Direct inverse linear relationship example

Direct, Inverse, Joint and Combined Variation – She Loves Math

direct inverse linear relationship example

In an inverse relationship, as x increases the absolute value of y decreases, a situation can be considered an example of a direct or an inverse relationship. Here are some examples of direct and inverse variation: . there is an extra fixed constant, so we'll have an equation like, which is our typical linear equation.). Direct variation describes a simple relationship between two variables. We say y varies directly with x (or as x, in some textbooks) if.

We could write y is equal to 2x. We could write y is equal to negative 2x. We are still varying directly. We could have y is equal to pi times x. We could have y is equal to negative pi times x.

Direct and inverse relationships - Math Central

I don't want to beat a dead horse now. I think you get the point. Any constant times x-- we are varying directly.

direct inverse linear relationship example

And to understand this maybe a little bit more tangibly, let's think about what happens. And let's pick one of these scenarios. Well, I'll take a positive version and a negative version, just because it might not be completely intuitive.

So let's take the version of y is equal to 2x, and let's explore why we say they vary directly with each other. So let's pick a couple of values for x and see what the resulting y value would have to be.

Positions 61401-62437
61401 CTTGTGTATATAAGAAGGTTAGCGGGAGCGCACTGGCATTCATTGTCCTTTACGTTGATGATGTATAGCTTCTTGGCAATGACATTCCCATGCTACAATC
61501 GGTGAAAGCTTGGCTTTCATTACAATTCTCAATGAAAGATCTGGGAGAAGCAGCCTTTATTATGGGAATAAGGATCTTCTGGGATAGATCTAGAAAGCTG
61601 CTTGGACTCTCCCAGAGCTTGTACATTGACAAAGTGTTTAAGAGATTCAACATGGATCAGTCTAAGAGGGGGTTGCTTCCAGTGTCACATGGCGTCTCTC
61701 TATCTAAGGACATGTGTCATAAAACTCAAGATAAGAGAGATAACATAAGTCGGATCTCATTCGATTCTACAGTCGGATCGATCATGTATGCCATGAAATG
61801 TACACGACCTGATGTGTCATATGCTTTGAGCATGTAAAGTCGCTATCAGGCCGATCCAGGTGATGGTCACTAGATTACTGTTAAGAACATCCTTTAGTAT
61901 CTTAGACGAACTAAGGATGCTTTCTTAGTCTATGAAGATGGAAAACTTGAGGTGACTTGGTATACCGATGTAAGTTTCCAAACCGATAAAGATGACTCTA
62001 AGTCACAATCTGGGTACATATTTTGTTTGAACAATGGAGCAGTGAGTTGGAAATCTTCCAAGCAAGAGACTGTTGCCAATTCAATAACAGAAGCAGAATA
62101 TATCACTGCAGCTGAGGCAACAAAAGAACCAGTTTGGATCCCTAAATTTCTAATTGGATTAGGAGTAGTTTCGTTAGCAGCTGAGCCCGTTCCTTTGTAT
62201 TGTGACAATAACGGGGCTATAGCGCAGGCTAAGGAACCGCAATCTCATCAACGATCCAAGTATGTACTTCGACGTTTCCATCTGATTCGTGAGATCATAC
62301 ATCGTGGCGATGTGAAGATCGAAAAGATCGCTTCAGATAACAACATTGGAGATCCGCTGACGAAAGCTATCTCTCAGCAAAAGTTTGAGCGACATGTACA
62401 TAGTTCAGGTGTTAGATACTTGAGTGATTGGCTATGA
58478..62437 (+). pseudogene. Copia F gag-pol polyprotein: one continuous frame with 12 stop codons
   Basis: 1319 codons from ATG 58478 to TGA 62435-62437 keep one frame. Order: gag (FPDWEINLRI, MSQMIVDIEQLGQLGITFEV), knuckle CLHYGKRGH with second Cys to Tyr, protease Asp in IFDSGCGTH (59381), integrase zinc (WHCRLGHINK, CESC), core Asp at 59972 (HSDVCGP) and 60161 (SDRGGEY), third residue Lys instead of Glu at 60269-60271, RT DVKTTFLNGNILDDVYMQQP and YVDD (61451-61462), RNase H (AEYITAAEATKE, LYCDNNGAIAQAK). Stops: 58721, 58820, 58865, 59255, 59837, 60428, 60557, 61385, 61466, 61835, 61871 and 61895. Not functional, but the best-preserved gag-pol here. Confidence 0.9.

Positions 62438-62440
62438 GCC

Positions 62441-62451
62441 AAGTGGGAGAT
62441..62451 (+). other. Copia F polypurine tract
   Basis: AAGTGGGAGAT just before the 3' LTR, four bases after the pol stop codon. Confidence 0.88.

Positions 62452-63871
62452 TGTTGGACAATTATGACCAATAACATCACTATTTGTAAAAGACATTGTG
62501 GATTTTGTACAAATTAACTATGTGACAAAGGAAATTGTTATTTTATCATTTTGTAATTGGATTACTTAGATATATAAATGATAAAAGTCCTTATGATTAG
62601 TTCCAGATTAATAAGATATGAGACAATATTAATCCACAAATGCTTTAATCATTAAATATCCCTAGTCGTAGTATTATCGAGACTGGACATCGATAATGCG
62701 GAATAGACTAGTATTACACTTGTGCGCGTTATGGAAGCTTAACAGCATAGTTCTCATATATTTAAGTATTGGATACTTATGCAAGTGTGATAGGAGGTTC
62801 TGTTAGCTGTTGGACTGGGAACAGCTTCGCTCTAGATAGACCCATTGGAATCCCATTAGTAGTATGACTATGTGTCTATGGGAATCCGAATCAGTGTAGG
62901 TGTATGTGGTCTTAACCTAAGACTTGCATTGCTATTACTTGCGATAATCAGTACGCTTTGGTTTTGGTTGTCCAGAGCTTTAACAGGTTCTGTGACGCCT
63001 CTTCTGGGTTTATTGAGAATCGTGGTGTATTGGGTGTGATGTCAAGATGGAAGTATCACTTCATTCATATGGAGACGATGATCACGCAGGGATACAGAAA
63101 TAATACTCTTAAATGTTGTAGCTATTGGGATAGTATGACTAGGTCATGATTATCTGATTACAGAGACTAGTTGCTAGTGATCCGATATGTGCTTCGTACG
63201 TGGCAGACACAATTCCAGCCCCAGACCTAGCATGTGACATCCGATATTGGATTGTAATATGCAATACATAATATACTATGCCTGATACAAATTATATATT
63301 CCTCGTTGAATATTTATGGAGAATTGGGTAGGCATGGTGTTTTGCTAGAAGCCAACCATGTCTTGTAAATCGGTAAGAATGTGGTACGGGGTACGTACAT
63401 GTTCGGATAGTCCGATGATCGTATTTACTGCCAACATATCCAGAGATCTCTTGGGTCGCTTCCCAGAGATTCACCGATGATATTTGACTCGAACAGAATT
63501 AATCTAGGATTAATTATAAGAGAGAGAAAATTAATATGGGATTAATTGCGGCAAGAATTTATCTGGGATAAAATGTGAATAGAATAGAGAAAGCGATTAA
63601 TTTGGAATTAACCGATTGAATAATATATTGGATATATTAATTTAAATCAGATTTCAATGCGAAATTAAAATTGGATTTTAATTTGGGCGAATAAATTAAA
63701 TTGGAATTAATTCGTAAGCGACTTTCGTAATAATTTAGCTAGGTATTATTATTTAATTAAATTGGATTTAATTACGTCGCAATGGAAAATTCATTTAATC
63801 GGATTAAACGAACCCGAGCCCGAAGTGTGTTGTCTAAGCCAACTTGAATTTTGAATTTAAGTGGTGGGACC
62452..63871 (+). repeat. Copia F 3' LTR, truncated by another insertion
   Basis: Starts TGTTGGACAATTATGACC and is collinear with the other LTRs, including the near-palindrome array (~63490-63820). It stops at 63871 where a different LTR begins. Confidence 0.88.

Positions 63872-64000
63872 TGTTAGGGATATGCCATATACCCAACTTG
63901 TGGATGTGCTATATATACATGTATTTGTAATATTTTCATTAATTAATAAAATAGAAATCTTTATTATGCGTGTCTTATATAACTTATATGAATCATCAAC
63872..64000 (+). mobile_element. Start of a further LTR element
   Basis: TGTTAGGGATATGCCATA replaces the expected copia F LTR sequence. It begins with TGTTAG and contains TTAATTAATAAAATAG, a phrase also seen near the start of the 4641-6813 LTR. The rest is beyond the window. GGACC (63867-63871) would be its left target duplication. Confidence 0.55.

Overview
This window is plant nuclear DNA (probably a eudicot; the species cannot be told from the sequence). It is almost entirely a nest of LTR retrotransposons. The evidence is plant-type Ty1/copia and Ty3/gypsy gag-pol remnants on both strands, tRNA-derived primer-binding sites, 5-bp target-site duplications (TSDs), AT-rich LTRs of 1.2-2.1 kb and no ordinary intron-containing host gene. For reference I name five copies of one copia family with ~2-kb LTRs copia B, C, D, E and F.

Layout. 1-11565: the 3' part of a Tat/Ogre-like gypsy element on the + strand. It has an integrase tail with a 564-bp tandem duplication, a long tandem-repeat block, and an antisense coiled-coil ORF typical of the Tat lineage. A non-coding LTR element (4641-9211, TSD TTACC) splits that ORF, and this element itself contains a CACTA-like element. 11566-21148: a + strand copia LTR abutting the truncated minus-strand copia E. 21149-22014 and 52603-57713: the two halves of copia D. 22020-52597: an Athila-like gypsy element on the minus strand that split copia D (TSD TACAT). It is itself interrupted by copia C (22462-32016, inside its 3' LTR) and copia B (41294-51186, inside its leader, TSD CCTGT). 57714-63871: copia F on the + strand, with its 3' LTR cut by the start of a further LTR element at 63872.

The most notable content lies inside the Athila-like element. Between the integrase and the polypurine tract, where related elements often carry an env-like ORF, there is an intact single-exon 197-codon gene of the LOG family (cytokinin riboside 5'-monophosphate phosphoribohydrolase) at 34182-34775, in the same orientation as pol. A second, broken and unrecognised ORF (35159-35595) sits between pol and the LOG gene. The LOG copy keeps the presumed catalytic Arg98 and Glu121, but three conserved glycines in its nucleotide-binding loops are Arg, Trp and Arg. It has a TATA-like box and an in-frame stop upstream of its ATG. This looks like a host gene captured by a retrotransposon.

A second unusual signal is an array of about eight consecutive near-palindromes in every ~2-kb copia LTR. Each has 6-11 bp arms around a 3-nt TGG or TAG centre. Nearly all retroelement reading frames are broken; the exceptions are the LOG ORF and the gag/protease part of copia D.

direct inverse linear relationship example

So if x is equal to 1, then y is 2 times 1, or is 2. If x is equal to 2, then y is 2 times 2, which is going to be equal to 4. So when we doubled x, when we went from 1 to so we doubled x-- the same thing happened to y. So that's what it means when something varies directly. If we scale x up by a certain amount, we're going to scale up y by the same amount.

Intro to direct & inverse variation

If we scale down x by some amount, we would scale down y by the same amount. And just to show you it works with all of these, let's try the situation with y is equal to negative 2x. I'll do it in magenta. Let's try y is equal to negative 3x. So once again, let me do my x and my y. When x is equal to 1, y is equal to negative 3 times 1, which is negative 3.

When x is equal to 2, so negative 3 times 2 is negative 6. So notice, we multiplied. So if we scaled-- let me do that in that same green color. If we scale up x by it's a different green color, but it serves the purpose-- we're also scaling up y by 2. To go from 1 to 2, you multiply it by 2. To go from negative 3 to negative 6, you're also multiplying by 2.

So we grew by the same scaling factor. To go from negative 3 to negative 1, we also divide by 3. We also scale down by a factor of 3. So whatever direction you scale x in, you're going to have the same scaling direction as y. That's what it means to vary directly. Now, it's not always so clear.

Sometimes it will be obfuscated. So let's take this example right over here. And I'm saving this real estate for inverse variation in a second. You could write it like this, or you could algebraically manipulate it. Or maybe you divide both sides by x, and then you divide both sides by y. These three statements, these three equations, are all saying the same thing.